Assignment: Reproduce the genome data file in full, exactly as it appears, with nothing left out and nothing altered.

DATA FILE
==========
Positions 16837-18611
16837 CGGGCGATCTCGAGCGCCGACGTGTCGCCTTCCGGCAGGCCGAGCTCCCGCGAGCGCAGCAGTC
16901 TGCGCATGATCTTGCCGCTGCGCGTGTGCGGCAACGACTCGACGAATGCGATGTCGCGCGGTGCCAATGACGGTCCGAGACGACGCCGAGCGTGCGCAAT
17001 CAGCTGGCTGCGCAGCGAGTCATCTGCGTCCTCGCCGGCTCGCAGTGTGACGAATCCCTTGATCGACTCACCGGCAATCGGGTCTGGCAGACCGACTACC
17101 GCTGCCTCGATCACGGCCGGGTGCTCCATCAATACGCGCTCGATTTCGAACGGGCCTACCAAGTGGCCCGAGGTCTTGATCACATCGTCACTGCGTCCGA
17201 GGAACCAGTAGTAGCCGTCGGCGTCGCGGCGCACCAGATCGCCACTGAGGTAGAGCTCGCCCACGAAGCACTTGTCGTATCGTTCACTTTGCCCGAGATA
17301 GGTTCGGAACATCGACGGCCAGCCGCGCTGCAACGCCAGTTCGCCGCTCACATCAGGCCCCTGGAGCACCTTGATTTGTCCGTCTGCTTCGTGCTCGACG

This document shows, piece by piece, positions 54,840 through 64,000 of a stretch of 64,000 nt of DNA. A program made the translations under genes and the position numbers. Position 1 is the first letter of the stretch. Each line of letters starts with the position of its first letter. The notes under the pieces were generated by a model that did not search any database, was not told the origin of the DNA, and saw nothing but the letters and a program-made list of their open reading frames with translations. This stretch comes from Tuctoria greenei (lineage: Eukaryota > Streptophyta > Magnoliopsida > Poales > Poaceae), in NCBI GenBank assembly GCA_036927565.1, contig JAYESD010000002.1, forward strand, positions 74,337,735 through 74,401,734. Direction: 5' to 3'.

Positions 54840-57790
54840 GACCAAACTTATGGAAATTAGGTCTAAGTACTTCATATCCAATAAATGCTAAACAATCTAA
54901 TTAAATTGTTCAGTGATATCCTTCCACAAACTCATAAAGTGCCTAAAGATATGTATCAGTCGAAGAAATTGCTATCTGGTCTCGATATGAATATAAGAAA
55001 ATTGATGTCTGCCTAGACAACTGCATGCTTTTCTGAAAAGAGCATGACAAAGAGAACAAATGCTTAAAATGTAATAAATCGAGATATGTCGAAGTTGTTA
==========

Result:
Positions 16837-18611
16837 CGGGCGATCTCGAGCGCCGACGTGTCGCCTTCCGGCAGGCCGAGCTCCCGCGAGCGCAGCAGTC
16901 TGCGCATGATCTTGCCGCTGCGCGTGTGCGGCAACGACTCGACGAATGCGATGTCGCGCGGTGCCAATGACGGTCCGAGACGACGCCGAGCGTGCGCAAT
17001 CAGCTGGCTGCGCAGCGAGTCATCTGCGTCCTCGCCGGCTCGCAGTGTGACGAATCCCTTGATCGACTCACCGGCAATCGGGTCTGGCAGACCGACTACC
17101 GCTGCCTCGATCACGGCCGGGTGCTCCATCAATACGCGCTCGATTTCGAACGGGCCTACCAAGTGGCCCGAGGTCTTGATCACATCGTCACTGCGTCCGA
17201 GGAACCAGTAGTAGCCGTCGGCGTCGCGGCGCACCAGATCGCCACTGAGGTAGAGCTCGCCCACGAAGCACTTGTCGTATCGTTCACTTTGCCCGAGATA
17301 GGTTCGGAACATCGACGGCCAGCCGCGCTGCAACGCCAGTTCGCCGCTCACATCAGGCCCCTGGAGCACCTTGATTTGTCCGTCTGCTTCGTGCTCGACG

This document shows, piece by piece, positions 54,840 through 64,000 of a stretch of 64,000 nt of DNA. A program made the translations under genes and the position numbers. Position 1 is the first letter of the stretch. Each line of letters starts with the position of its first letter. The notes under the pieces were generated by a model that did not search any database, was not told the origin of the DNA, and saw nothing but the letters and a program-made list of their open reading frames with translations. This stretch comes from Tuctoria greenei (lineage: Eukaryota > Streptophyta > Magnoliopsida > Poales > Poaceae), in NCBI GenBank assembly GCA_036927565.1, contig JAYESD010000002.1, forward strand, positions 74,337,735 through 74,401,734. Direction: 5' to 3'.

Positions 54840-57790
54840 GACCAAACTTATGGAAATTAGGTCTAAGTACTTCATATCCAATAAATGCTAAACAATCTAA
54901 TTAAATTGTTCAGTGATATCCTTCCACAAACTCATAAAGTGCCTAAAGATATGTATCAGTCGAAGAAATTGCTATCTGGTCTCGATATGAATATAAGAAA
55001 ATTGATGTCTGCCTAGACAACTGCATGCTTTTCTGAAAAGAGCATGACAAAGAGAACAAATGCTTAAAATGTAATAAATCGAGATATGTCGAAGTTGTTA